NICA Names Amanda Carey as New President

Feb 8, 2022
by Sarah Moore  
Photos from the NICA event held on Trek s private trails.

Steve Matous resigned as the president of the National Interscholastic Cycling Association (NICA) at the end of November and the organization announced that he would be temporarily replaced by then Vice President of Programs, Amanda Carey.

Now, NICA has officially named Carey its new president. Carey has been involved with NICA since 2015 and the NICA Board says that Carey was unanimously selected after a nationwide search.

bigquotesI am honored for the opportunity to lead NICA as we continue the work to support our growing number of leagues across the United States and to get even more kids on bikes. Like NICA itself, I started at the local level and my passion for this sport continues to grow just as our leagues and dedication have grown as well. I’m looking forward to working together with our leagues, our national team, and the thousands of student-athletes, coaches and families to remain mission-focused.Amanda Carey

Carey started her local Teton Valley Composite Team in 2015 as part of NICA’s Idaho League and joined the NICA National Team in 2017, serving as Coach Licensing Manager, GRiT Program Manager and, most recently, Vice President of Programming. She is an Idaho League Coach Supporter and a Level 3 Coach. She has also served as the Team Director and Head Coach of Teton Valley Composite, and as the Executive Director of the IMBA Chapter, Mountain Bike the Tetons.

bigquotesAmanda is the ideal choice to lead NICA at this time as the organization looks to its next stage of growth and development. She brings experience and enthusiasm to the role with a strong focus on NICA’s core mission, vision and values and on servicing NICA’s leagues to get even #MoreKidsOnBikes.NICA Board Chair Bob Burns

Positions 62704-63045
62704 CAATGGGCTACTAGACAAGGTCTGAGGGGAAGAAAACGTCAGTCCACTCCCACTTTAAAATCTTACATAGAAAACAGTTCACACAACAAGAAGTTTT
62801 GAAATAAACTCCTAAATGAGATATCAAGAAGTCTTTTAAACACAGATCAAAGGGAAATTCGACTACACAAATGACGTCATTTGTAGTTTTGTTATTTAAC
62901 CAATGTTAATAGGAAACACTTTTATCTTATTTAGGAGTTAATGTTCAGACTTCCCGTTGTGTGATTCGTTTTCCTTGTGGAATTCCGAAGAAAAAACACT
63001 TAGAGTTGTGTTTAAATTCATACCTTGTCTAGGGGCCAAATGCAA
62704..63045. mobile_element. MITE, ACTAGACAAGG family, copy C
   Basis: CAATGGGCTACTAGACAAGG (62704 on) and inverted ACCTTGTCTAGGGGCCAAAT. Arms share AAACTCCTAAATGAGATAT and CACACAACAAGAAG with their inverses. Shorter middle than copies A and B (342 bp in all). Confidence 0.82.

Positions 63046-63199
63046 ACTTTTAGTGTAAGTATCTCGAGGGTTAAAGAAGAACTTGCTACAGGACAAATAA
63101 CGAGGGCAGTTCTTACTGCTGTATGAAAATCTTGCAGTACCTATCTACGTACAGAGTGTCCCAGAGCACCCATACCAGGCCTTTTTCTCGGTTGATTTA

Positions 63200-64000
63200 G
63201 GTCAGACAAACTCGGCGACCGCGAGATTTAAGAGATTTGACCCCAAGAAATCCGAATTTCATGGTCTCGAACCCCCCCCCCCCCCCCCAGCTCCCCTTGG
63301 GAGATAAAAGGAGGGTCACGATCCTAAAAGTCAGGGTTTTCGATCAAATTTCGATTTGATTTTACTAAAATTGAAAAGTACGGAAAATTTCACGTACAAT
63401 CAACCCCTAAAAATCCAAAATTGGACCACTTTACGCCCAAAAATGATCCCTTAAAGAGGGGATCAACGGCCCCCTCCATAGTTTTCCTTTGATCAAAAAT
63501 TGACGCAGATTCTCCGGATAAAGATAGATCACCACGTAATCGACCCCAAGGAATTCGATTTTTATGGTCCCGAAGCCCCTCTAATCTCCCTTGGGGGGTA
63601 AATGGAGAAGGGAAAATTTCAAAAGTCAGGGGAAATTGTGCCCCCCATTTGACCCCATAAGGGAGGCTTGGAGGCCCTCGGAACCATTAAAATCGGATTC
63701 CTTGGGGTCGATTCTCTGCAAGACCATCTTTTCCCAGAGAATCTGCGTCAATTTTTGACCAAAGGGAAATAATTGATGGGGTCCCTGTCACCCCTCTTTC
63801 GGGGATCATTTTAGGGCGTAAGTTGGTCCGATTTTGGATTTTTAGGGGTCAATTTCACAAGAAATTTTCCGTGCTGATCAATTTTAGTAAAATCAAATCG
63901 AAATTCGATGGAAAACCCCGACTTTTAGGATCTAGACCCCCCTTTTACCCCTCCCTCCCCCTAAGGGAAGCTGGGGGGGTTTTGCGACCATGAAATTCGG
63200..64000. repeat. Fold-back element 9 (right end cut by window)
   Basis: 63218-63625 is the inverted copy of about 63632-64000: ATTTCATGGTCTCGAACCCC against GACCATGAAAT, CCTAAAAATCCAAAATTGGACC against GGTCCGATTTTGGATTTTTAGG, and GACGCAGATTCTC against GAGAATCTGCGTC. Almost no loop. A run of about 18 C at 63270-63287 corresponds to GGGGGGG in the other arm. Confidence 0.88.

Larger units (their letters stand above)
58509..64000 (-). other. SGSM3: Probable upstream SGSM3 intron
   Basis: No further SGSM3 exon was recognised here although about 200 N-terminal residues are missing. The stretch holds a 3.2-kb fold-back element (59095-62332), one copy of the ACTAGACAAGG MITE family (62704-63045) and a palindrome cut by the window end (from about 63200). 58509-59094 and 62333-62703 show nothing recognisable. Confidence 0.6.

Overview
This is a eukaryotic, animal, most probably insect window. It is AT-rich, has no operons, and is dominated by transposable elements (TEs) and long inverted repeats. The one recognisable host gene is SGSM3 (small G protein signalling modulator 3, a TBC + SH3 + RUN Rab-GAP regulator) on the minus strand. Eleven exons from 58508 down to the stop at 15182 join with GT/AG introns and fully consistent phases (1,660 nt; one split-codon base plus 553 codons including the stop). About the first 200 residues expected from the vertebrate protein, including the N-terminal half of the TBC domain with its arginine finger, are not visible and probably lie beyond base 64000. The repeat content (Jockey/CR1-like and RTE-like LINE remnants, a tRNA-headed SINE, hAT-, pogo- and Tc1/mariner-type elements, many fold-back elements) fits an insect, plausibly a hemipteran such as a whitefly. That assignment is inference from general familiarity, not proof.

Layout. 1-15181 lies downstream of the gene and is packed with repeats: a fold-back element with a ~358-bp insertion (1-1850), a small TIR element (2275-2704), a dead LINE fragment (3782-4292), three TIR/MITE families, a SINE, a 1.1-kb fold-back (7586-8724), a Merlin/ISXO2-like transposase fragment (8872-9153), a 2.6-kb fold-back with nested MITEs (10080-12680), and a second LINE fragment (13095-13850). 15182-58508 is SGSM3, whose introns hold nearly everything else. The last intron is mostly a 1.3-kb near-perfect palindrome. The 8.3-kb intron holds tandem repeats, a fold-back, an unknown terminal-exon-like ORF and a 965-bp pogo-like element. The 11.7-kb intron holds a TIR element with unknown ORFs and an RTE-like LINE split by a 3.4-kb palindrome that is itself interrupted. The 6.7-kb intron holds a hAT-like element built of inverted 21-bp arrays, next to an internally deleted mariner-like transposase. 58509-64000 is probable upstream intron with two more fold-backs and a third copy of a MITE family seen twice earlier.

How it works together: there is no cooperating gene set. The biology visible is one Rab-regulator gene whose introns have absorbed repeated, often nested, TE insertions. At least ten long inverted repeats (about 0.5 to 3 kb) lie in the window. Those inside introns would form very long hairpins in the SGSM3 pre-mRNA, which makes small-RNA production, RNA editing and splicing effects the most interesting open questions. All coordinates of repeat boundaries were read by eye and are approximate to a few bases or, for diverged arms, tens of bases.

Carey has a B.A. in Political Science from Colorado College and a M.S. in Sports Psychology from Capella University. Prior to her time at NICA, Carey held multiple positions in non-profit organizations including time as both a development director and executive director with different cycling and trail advocacy organizations.

Carey also brings with her many years as a professional mountain bike and cyclocross racer, winning the Breck Epic, Trans-Sylvania Epic and Iceman Cometh races multiple times. She is based in Victor, Idaho, where she continues to coach.

bigquotesHaving served as NICA’s President for nearly eight years, during which I had the pleasure of working with Amanda, I can emphatically state that she is a great choice as the organization’s new leader. Her extensive history as a successful athlete, high school mountain bike coach in Idaho, trail advocate and team builder will serve NICA well; I can’t think of a better person for the position. NICA is in good hands and I look forward to seeing the organization continue to grow, diversify, and expand opportunities for communities across America to experience the benefits of cycling and youth engagement under the mentorship of trained coaches.Austin McInerny, NICA Advisory Council Chair (2019-present); NICA President (2012-2019); NorCal League Board Member (2006-2011); Berkeley High School MTB Team Coach (2004-2012)

bigquotesOn behalf of the student-athletes, families, coaches, staff, and board of directors of the NorCal Interscholastic Cycling League, I am thrilled to welcome Amanda to her new role as NICA President. I’ve had the pleasure of collaborating with Amanda on many projects over the years and have consistently been struck by her incredible interpersonal skills, stellar project management, and creative problem-solving abilities. Her depth of knowledge of the inner workings at the team and league levels make her uniquely suited to run NICA. We could not be more excited to move forward with Amanda at the helm.Vanessa Hauswald, NICA Board Member elect (2022); NorCal League Executive Director (2009-current); NorCal League board member (2005-2009); Casa Grande High School MTB Team Co-Founder and Co-Coach (2003-2010)


Posted In:
Industry News


Author Info:
sarahmoore avatar

Member since Mar 30, 2011